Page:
George William Joy was born in Dublin (1844). While born in Ireland, he identified himself as British and and thought Ireland should be part of Britain. He pursued his career mostly in Englnd. His father was William Bruce Joy, MD. His brother was sculptor Albert Bruce-Joy. They were descendents of an old Huguenot family which had settled in Antrim (1612). His Protestant Huguenot background explains his British, rather than Irsh outlook. His father initilly intended a military carrer for George who had an aristic and musical bent. He showed some promise as a violinist. A foot injury in an age where soldiers moved by marching meant that a military career was out. Joy was then educated at Harrow School, one of England's great public (elite private boarding) schools. He then turned to art. He studied in London's South Kensington School of Art and later at the Royal Academy under John Everett Millais, Frederic Leighton and George Frederic Watts A fellow students was Hubert von Herkomer. Joy then went to Paris where for 2 years he was a student of Charles-François Jalabert and Léon Bonnat (1868). He met important artists like Gérôme, Cabanel, Jules Breton, Jules Lefebvre und Philippe Rousseau. When he returned to London and soon established himself as an important history and genre painter. He sometines painted religious impages, but primarily Joy is know for his historical images which were ardently pro-British, such as his painting, 'The Kings drums'.

Richard Thomas Moynan (1856-1906)

Irish nationalists were frustrated in the late 19th century as to the degree Ireland had been integrated into the United Kingdom. A good representation of this is the work of Irih artist Richard Thomas Moynan. We do not know a great deal about him at this time. He was born in Dublin during 1856 abd entered the Metropolitan School in 1883. Moyan was a contemporary of Roderic O'Conor. Both He and O'Conor entered the Academy in Antwerp (October 1883). They were taught by Verlat. Moyan studied at the Academy 2 years until 1885. He then moved to Paris, returning to Dublin during the late 1880s. [Kennedy] We note paintings showing Irish men who had joined the British army returning home (figure 1). Irish boys are show as admiring these Anglo-Irish soldiers. We are not familiar with his full range of work, but the paintings we don note do not show any hint of Irish nationalism oranti-British feeling. He used French titles when exhibited his work. General Gordon's Last Stand . Joy's portrayal of Gordon's death Flora MacDonald's farewell to Prince Charlie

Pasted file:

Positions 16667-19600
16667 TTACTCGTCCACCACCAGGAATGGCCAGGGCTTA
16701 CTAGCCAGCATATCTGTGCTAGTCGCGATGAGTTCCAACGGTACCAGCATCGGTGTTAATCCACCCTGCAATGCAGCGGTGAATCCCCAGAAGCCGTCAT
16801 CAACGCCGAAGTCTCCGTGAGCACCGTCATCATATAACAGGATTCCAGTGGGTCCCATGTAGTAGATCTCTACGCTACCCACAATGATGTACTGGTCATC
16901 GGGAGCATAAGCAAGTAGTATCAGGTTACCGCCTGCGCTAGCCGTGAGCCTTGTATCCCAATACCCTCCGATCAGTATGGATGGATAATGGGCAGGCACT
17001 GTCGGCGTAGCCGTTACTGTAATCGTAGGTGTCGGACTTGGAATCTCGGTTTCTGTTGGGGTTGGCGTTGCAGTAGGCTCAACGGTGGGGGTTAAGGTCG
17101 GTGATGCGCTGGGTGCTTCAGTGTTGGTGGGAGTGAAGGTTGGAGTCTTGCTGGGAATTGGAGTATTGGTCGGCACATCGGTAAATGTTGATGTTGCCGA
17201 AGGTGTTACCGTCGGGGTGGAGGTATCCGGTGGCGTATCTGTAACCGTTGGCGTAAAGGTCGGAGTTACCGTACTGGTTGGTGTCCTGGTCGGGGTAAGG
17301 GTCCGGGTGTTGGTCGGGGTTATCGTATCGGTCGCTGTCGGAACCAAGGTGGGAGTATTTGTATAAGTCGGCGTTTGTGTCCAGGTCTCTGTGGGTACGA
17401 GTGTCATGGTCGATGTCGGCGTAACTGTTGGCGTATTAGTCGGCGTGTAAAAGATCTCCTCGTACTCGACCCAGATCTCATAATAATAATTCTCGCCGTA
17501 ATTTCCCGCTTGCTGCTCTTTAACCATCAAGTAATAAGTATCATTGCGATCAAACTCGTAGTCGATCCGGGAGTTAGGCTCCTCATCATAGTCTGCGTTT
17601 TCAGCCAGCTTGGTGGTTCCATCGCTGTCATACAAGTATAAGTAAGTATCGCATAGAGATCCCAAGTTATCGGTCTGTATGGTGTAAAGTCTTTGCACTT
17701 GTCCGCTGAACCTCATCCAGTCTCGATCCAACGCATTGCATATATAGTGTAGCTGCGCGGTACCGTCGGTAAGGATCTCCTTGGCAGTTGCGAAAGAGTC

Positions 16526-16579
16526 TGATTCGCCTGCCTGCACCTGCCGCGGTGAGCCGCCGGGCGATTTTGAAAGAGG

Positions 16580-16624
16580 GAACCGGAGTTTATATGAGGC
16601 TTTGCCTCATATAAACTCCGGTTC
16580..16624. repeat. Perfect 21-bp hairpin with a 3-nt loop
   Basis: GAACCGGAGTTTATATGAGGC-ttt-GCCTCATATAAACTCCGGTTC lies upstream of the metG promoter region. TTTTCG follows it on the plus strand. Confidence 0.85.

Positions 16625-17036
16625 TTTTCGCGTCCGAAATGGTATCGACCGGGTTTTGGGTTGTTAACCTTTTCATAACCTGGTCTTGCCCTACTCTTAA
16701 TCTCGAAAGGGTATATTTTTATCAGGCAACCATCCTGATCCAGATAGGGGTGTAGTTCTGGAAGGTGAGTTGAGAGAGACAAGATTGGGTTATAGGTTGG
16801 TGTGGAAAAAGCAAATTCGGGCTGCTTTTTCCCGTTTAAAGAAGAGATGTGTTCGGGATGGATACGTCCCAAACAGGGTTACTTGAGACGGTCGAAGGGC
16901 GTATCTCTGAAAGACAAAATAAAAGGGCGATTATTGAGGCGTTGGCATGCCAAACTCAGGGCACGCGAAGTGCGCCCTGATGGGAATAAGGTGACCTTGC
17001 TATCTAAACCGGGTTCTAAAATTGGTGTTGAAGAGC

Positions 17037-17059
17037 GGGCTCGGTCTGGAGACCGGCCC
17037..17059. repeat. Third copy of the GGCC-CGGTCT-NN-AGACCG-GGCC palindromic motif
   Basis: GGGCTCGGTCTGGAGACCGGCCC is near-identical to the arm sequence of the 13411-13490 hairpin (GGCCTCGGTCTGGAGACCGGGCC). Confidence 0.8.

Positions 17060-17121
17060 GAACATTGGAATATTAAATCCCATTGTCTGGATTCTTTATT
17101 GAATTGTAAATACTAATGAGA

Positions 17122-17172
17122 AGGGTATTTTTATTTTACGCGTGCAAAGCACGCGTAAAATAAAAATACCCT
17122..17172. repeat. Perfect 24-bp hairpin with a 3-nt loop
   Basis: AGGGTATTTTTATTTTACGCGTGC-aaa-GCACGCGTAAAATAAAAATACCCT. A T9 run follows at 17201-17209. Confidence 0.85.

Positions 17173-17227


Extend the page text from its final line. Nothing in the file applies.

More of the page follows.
William Newenham Montague Orpen, (1878-1931)

Major Sir William Newenham Montague Orpen (1878-1931). Orpen was an Irish painter who was trained at the Metropolitan School and at the Slade School in London where, at the time, great emphasis was placed on a study of old masters. One of his best known portraits is the portrait of "Master Spottiswoode", a 12-year old from a distinguished English family. Note the brown tunic suit with knee trousers and, interestingly, red long stockings. Orpen became the official painter of World War I in 1917 and was made a Knight of the British Empire for his services. Ireland as a part of the United Kingdom was involved in World War I. He travelled to the front and sketched and painted many of the horrors that he saw there--trench warfare with its corpses and bloodshed and massive destruction. Later Orpen became a member of the Royal Academy of Art.

Irish Nationalism

The artists we have found are noticeable for the lack of Irish nationlism expressed in their work. Here not just artists were involved. Irish nationalists were constantly frustrated during the 19th century by the lack of nationalist feeling in Ireland. Here we are not sure if this is the way the artists felt or if they had to paint that way to be successful professionally. Moynan's work, for example, depicts Irish recruits in the British Army suggesting an Ireland fully integrated in the United Kingdom. Of course we still have very limited information on Irish artists.

Mural Art

A HBC reader suggests mentioning Belfast mural art. There are hundreds of these - both loyalist and republican. Some are overtly political,some show history (there's many loyalist ones showing King Billy on his famous white horse at The Battle of the Boyne). There are murals in support of the hunger strikers in the 1980s. Often children are depictefd. Here you can often tell the loyalties independentb ofvthe political message. Boys or girls wearing the green and white hooped jersey of Glasgow Celtic are republican. Most protestants in Belfast follow the other team - Glasgow Rangers. (Glagow of course is in Scotland, but there is a large Irish community in Glasgow.) These historical murals are now a tourist attraction! A firm runs coach tours around Belfast to view them. I don't know if the artists get any payment though!.Some of them are very well painted - some ,not surprisingly,have been defaced with graffiti or are just weathering.


Navigate the Boys' Historical Clothing artistic pages:
[Return to the Main artistic page]

Navigate the Boys' Historical Clothing Web Site:
[Return to the Main Irish page]
[Introduction] [Activities][Biographies][Chronology] [Clothing styles][Countries]
[Boys' Clothing Home]

Created: 4:34 PM 7/21/2004
Last updated: 5:12 PM 10/1/2019